A virus has reportedly shut down the energy company's website and email servers, giving rise to questions of whether the Shamoon virus is to blame.
Shamoon, malware that overwrites files to the point of making computers unusable, has been described as a targeted, yet damaging threat.
The proposal is helpful, but still doesn't answer the question: who to call when an attack happens.
The attacks, which occurred at four department locations, were not described in detail, but were deemed "successful" for adversaries, according to the annual audit.
The Advanced Cyber Security Center will partner businesses and research universities to share threat information and develop more effective defense strategies.
Internet and email service remains offline at the Oak Ridge National Laboratory after spear phishing attacks led to the theft of sensitive data.
A major U.S. energy supplier has found no evidence of breach despite claims by a former employee that he hacked into the company's New Mexico wind turbine facility as revenge for being fired.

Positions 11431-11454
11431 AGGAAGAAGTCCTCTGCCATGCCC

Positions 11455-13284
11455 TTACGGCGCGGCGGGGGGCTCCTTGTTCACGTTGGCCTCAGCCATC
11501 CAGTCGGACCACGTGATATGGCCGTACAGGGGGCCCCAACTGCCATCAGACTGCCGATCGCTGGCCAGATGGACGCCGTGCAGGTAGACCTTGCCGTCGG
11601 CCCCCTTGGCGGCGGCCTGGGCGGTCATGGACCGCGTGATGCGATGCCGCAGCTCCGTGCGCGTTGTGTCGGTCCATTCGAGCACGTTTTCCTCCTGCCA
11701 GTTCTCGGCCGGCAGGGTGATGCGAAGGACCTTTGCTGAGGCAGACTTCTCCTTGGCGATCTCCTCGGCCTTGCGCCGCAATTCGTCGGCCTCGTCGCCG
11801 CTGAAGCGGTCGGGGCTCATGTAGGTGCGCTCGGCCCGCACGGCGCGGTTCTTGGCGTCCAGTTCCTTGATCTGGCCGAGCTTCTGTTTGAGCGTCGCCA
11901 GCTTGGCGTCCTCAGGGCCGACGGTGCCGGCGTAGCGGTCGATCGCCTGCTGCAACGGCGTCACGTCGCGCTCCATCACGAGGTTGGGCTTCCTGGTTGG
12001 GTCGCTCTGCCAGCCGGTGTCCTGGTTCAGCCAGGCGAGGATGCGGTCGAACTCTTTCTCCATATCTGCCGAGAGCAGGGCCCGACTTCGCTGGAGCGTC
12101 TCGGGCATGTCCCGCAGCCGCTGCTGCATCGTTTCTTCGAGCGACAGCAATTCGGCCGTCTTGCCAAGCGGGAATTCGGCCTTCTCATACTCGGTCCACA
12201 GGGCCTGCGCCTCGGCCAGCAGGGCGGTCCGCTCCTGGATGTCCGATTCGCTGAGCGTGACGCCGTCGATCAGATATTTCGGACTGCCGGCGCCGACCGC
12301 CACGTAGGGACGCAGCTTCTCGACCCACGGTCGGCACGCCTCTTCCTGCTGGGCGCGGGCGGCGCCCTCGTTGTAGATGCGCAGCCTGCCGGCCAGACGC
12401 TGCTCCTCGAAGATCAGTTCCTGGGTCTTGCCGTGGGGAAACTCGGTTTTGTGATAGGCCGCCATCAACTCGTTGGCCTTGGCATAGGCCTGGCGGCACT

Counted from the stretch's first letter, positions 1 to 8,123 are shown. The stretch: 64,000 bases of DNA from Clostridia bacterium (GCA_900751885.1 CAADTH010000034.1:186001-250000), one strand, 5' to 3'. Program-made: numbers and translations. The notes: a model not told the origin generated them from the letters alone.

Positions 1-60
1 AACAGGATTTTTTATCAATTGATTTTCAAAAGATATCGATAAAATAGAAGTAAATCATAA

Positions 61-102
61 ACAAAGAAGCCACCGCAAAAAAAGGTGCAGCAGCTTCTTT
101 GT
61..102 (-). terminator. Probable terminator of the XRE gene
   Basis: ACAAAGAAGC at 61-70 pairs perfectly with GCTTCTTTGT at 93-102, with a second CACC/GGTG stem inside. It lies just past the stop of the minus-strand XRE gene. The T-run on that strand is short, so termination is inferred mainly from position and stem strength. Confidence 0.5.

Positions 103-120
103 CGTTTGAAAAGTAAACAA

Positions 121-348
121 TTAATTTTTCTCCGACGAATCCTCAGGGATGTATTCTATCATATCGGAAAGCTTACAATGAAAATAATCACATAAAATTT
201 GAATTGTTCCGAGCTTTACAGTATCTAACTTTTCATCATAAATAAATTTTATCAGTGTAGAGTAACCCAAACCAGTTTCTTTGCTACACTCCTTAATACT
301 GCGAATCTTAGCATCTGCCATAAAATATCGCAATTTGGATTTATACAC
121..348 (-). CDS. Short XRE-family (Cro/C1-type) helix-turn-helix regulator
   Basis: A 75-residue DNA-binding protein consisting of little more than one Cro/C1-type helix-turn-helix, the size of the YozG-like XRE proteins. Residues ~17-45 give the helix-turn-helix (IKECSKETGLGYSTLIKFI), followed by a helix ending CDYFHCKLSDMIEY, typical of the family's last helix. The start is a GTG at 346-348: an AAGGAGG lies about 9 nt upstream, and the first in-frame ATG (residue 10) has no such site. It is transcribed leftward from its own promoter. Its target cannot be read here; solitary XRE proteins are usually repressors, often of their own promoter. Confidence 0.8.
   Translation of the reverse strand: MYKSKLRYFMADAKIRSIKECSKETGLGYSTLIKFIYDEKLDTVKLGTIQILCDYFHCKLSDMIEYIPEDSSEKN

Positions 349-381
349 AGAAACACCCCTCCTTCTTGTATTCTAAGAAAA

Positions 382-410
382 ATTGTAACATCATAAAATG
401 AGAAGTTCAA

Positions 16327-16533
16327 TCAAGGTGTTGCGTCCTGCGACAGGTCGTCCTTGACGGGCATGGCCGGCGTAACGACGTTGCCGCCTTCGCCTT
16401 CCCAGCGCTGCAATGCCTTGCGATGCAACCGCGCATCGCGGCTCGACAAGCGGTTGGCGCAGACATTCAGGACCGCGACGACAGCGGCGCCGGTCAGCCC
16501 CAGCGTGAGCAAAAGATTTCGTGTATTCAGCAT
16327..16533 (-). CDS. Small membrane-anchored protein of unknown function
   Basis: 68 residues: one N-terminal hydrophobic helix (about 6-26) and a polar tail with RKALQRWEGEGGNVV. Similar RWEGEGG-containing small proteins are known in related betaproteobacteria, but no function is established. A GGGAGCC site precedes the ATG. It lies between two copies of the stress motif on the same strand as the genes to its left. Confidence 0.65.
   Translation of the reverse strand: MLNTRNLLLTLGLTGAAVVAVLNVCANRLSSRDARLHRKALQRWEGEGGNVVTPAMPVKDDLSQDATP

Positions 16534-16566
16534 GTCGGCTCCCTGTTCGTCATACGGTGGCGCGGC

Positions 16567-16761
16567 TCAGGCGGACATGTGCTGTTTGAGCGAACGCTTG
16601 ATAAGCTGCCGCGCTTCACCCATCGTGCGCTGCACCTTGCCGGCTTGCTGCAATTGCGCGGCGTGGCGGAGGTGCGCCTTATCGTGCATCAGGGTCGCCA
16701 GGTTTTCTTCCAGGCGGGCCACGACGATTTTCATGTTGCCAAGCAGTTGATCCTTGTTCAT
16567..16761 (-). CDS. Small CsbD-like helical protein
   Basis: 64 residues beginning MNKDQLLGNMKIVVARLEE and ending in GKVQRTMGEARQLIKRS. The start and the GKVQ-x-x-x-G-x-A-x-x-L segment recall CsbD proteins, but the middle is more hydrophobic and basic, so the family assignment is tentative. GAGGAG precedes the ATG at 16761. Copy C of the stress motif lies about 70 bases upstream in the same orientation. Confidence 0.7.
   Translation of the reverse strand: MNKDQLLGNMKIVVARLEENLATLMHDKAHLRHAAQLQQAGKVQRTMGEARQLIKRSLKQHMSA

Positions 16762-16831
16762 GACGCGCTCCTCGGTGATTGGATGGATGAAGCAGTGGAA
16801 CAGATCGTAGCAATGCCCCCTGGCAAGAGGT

Exxon Mobil, Royal Dutch Shell and BP were among the oil companies targeted by hackers believed to be from China to steal proprietary information about oil and gas field bids and operations, according to Bloomberg News. McAfee earlier this month disclosed details about the intrusions, dubbed "Night Dragon." The security firm, however, did not list any of the victim companies. According to Bloomberg, citing unnamed individuals familiar with the investigations, the list of targeted companies also includes Marathon Oil, ConocoPhillips and Baker Hughes. — AM
Sophisticated hackers, believed to be from China, have broken into the networks of several global oil, energy and petrochemical companies.
The smart grid certainly brings security concerns, but less-often mentioned are privacy risks, an official said Tuesday at SC Congress Canada.
A former senior database administrator at a Houston-based electric provider, who was fired three months before he hacked into the corporate network to steal personal data belonging to 150,000 customers, has been sentenced to a year in prison. According to published reports, Steven Kim, 40, was fired from his job at Gexa Electricity in January 2008. Three months later, he broke into the energy company's database to download files, containing customer data such as names, Social Security and driver's license numbers, billing addresses and birth dates. He also received three years probation and must repay his former employer $100,000. — DK